Published May 9, 2017 in Episode 71
Picture yourself holding a pen. Put that pen up to an imaginary piece of paper on an imaginary desk and pretend to start writing. Which hand did you use? The hand that you picked to write is your dominant hand, and the choice you make is called handedness.
Most likely, you put up your right hand. A small percentage of you would have put up your left. If you are in an Asian country, let’s say Việt Nam, it would be an even smaller percentage.
So why is this? Loa’s Chí-Linh Đinh was wondering the same thing, so she tries get to the bottom of handedness in Việt Nam.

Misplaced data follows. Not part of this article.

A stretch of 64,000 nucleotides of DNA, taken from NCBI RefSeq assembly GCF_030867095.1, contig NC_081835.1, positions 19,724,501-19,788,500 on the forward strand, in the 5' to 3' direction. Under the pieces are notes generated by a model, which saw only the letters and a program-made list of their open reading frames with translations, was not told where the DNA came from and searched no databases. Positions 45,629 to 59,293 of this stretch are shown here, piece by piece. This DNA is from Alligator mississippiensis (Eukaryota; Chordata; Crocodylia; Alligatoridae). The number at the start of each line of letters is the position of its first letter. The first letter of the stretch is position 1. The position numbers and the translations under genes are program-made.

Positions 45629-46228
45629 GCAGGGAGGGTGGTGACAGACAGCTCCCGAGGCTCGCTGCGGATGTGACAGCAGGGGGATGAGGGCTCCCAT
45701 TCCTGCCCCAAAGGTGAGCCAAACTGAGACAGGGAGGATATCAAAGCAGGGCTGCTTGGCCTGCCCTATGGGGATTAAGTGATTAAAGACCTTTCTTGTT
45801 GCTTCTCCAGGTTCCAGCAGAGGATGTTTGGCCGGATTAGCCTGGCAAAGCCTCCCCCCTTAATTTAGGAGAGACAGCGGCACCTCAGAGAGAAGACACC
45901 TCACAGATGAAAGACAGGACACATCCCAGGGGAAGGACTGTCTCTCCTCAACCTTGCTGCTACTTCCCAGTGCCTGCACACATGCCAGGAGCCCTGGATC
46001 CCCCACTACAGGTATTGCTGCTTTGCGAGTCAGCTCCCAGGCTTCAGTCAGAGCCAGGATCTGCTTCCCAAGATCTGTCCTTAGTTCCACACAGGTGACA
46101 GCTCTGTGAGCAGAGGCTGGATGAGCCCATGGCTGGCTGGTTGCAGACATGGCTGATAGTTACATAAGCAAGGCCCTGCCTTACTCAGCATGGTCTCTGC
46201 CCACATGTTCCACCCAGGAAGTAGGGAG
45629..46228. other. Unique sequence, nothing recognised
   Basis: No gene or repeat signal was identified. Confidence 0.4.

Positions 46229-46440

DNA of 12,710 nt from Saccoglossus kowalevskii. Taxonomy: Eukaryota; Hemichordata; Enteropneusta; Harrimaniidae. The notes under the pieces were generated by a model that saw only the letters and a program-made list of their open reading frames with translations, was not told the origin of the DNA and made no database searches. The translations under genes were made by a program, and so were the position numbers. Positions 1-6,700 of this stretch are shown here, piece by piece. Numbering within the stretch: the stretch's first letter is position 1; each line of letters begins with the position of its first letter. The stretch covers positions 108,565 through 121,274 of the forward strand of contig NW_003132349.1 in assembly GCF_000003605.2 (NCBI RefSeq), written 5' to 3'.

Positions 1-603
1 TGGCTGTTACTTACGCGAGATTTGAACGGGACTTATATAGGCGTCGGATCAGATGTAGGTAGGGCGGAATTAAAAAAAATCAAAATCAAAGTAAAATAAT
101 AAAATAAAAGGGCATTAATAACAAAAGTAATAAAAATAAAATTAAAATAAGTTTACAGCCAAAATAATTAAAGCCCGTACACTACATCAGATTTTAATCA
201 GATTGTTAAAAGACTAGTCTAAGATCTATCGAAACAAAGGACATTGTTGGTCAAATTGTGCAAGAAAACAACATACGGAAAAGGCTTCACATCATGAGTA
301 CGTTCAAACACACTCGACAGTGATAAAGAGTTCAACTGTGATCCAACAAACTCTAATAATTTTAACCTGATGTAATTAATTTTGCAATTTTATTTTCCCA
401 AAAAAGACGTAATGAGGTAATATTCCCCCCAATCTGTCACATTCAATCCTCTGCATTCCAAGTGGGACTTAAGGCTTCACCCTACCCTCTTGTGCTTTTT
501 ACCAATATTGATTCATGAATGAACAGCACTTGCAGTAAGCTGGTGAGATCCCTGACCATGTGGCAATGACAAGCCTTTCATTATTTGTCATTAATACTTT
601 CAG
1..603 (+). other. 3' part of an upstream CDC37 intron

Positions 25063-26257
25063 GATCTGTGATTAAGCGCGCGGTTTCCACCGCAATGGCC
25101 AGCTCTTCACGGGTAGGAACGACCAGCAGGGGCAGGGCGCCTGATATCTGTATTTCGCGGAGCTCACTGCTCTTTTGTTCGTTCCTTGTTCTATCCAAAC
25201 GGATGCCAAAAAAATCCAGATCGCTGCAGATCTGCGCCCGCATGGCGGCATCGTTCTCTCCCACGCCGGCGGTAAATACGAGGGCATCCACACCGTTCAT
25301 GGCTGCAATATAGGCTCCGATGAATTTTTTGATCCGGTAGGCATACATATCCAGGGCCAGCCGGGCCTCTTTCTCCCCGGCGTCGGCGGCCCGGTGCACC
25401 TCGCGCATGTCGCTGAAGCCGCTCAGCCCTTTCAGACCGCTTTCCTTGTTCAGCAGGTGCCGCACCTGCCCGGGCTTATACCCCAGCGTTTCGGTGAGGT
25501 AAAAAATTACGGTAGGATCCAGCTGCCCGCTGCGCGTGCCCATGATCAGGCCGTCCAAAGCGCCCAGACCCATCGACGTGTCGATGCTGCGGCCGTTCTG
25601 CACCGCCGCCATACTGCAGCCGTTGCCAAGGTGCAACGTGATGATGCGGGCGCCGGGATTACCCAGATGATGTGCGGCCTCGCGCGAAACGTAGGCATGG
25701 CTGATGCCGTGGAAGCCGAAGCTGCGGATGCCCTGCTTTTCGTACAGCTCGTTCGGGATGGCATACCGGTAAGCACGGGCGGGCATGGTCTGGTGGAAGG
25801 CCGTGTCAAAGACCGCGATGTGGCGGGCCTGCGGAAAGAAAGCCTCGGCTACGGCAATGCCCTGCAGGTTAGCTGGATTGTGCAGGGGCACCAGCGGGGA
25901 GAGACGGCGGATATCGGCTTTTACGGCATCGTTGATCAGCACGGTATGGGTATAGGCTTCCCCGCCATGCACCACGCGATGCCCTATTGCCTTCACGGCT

As a lefty, Chí-Linh practices all her calligraphy at a 90° angle, and her pen often “farts” (tune in to hear this).
Đoàn Thị Loan is 99 years old, but still recalls being hit as a child when she tried to use her left hand, so eventually she switched to her right. But she still uses her chopsticks with her left.
Chí-Linh digs deeper to uncover some information about “transcendent attitudes” and how the Vietnamese language reinforces some of the stigmas surrounding left handedness.
And despite the stigma, studies have shown that many lefthanders end up being more ambidextrous than their righty counterparts. Additionally, the stigma is slowly going away, and in many sports, lefties have the advantage.